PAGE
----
Thursday, May 30, 2024

Let Me Bore You With The Details (The Plan for Rt. 9)

I'm hoping this is helpful for folks who haven't had a chance to digest the latest plan for Route 9. There are online maps, there have been video presentations. But just in case a plain old description helps, that's what I've written below.

In the meantime, the Common Council meets tonight to vote (UPDATE: VOTED YES UNANIMOUSLY) on asking the DOT to pause and consider community concerns about the plan, which were raised during two hours public commentary on May 23rd.

Also, if you would like to submit comments in writing to the DOT, they have moved the deadline to tomorrow, Friday, May 31st.  Send your thoughts by email  to and please cc Mayor Florsheim at and

And now, a description of the plan, using local reference points, with my commentary included:

From Route 9 North, if you are coming from Higganum:

The plan eliminates both lights on Route 9 North, meaning no left turns either to the Portland Bridge/Hartford Avenue or to Washington Street/Route 66.  It creates a new Rt9N exit about a mile to the south of downtown (before the bend in the highway.)  The exit would be between Bow Lane and the Rt 17 connector, around the area of Maplewood Terrace/Walnut Street, leading to a rotary on River Road in front of the old sewage treatment plant.  The DOT predicts a future count of 4500 vehicles a day using this exit, including trucks. The floodplain, Sumner Brook and a superfund site are all impacted. This also contradicts the riverfront planning we've done for recreational amenities and attractions in this area.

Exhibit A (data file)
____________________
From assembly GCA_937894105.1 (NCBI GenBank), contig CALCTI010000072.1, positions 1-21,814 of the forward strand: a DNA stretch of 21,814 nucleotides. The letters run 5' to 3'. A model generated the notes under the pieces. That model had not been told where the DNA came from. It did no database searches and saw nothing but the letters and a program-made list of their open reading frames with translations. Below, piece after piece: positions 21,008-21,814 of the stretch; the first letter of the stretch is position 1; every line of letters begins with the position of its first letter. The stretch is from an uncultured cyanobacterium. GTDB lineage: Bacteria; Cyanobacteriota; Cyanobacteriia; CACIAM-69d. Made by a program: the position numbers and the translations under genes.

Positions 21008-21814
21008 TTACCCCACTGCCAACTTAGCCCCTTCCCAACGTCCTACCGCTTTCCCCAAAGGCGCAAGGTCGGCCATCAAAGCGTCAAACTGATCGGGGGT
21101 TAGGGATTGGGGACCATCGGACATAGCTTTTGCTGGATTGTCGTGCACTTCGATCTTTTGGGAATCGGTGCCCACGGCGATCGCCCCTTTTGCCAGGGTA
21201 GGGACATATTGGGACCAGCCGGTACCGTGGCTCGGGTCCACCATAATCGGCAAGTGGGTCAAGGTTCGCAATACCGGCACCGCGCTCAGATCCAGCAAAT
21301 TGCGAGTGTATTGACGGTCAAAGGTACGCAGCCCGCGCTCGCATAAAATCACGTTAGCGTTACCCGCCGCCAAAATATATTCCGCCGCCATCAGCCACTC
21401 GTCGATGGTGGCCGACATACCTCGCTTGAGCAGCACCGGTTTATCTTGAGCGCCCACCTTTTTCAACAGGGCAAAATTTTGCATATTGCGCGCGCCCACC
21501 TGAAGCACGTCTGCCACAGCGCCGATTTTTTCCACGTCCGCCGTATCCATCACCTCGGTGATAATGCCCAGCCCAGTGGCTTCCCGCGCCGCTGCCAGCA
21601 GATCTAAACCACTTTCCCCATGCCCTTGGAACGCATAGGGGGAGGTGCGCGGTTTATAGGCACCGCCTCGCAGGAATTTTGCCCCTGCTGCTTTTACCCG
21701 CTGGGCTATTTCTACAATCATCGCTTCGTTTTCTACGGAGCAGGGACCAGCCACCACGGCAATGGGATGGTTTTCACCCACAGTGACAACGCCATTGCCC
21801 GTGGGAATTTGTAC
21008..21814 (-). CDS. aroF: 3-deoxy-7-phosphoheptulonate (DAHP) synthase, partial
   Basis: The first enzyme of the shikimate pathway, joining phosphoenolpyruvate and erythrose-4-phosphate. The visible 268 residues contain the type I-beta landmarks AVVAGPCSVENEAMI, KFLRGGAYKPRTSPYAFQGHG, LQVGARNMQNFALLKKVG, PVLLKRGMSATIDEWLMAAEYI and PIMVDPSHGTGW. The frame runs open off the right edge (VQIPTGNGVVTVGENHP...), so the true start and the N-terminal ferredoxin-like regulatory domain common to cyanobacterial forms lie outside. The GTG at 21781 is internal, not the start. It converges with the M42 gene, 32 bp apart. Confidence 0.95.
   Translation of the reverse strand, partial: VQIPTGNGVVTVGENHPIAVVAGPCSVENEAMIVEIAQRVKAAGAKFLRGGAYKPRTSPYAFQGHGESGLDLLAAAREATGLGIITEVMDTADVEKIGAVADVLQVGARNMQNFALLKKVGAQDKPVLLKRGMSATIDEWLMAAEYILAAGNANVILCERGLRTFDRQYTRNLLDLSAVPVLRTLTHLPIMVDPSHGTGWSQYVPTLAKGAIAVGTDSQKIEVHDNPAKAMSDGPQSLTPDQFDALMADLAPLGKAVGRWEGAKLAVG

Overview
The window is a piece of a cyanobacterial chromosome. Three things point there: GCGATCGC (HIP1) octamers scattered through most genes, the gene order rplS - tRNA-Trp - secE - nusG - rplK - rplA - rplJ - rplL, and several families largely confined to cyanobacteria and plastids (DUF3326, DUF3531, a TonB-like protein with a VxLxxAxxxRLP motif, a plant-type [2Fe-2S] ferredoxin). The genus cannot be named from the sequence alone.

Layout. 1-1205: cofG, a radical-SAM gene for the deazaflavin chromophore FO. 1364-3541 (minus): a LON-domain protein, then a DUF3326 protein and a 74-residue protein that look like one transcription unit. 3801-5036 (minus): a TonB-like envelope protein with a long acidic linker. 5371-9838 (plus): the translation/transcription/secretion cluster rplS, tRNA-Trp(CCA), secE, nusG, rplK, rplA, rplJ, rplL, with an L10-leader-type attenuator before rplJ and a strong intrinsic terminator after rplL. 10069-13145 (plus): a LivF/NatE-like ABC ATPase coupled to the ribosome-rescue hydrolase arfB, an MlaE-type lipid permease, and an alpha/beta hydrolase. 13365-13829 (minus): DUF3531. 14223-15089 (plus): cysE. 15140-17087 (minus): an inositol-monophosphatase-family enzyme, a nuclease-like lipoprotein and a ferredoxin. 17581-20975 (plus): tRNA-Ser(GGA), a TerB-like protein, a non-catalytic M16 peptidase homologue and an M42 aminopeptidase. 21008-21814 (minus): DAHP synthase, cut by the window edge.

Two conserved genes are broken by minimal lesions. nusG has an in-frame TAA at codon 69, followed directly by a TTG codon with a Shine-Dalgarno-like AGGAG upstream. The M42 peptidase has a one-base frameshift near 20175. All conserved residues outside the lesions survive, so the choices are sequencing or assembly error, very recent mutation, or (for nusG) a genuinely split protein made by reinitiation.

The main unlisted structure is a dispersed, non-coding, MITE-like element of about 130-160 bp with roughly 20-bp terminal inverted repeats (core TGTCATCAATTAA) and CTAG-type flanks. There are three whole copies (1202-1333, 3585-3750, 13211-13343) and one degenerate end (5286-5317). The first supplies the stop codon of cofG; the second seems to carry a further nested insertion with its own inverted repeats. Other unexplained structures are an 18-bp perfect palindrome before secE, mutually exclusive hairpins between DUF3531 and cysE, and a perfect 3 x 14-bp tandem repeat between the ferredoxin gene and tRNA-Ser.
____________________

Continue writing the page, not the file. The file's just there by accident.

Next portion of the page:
Everyone who currently uses the lights on the Northbound highway to turn left would instead be on River Road, along the waterfront, and would then come to the corner of DeKoven and Union Street (by the old Middletown Plate Glass); then they would make their way to the Portland Bridge or up toward Meriden by using the local roads.  DeKoven to Rapallo would carry much of the traffic headed to the Bridge; as with the last DOT plan (which was stopped in 2018 by community resistance), this plan converts Rapallo to a one-way street to hold the cars heading to the Bridge, adds pollution in a crowded area, puts more pressure on cut-through traffic on Ferry/Green, and damages businesses and residents on Rapallo and the area.
Aside from the impact to local residents, this plan means that for any driver who uses the lights from Rt9N to get to the Bridge, there is added travel time, especially compared to off-peak times, because they would always have to navigate local streets and intersections instead of using the highway.